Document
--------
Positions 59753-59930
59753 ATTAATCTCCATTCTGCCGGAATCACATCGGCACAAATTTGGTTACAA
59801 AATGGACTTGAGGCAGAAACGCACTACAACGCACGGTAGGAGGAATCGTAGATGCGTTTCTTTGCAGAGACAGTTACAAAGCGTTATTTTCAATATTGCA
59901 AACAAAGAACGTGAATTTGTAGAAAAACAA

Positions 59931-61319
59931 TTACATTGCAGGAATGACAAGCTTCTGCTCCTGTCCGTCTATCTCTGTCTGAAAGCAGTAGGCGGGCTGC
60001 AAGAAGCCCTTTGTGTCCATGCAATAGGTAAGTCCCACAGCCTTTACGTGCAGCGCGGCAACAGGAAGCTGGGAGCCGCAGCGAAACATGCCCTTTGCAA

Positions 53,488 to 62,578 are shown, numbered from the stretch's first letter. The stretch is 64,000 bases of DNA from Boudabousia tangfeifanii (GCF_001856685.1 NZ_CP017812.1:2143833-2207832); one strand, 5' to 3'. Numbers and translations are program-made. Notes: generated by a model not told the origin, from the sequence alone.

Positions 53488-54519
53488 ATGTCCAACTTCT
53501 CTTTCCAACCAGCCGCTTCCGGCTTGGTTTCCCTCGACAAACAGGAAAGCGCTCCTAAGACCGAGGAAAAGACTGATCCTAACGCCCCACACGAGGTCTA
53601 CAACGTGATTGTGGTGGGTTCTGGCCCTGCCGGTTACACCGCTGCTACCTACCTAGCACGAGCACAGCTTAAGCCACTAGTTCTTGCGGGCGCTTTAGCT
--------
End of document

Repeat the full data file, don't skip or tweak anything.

Positions 59753-59930
59753 ATTAATCTCCATTCTGCCGGAATCACATCGGCACAAATTTGGTTACAA
59801 AATGGACTTGAGGCAGAAACGCACTACAACGCACGGTAGGAGGAATCGTAGATGCGTTTCTTTGCAGAGACAGTTACAAAGCGTTATTTTCAATATTGCA
59901 AACAAAGAACGTGAATTTGTAGAAAAACAA

Positions 59931-61319
59931 TTACATTGCAGGAATGACAAGCTTCTGCTCCTGTCCGTCTATCTCTGTCTGAAAGCAGTAGGCGGGCTGC
60001 AAGAAGCCCTTTGTGTCCATGCAATAGGTAAGTCCCACAGCCTTTACGTGCAGCGCGGCAACAGGAAGCTGGGAGCCGCAGCGAAACATGCCCTTTGCAA

Positions 53,488 to 62,578 are shown, numbered from the stretch's first letter. The stretch is 64,000 bases of DNA from Boudabousia tangfeifanii (GCF_001856685.1 NZ_CP017812.1:2143833-2207832); one strand, 5' to 3'. Numbers and translations are program-made. Notes: generated by a model not told the origin, from the sequence alone.

Positions 53488-54519
53488 ATGTCCAACTTCT
53501 CTTTCCAACCAGCCGCTTCCGGCTTGGTTTCCCTCGACAAACAGGAAAGCGCTCCTAAGACCGAGGAAAAGACTGATCCTAACGCCCCACACGAGGTCTA
53601 CAACGTGATTGTGGTGGGTTCTGGCCCTGCCGGTTACACCGCTGCTACCTACCTAGCACGAGCACAGCTTAAGCCACTAGTTCTTGCGGGCGCTTTAGCT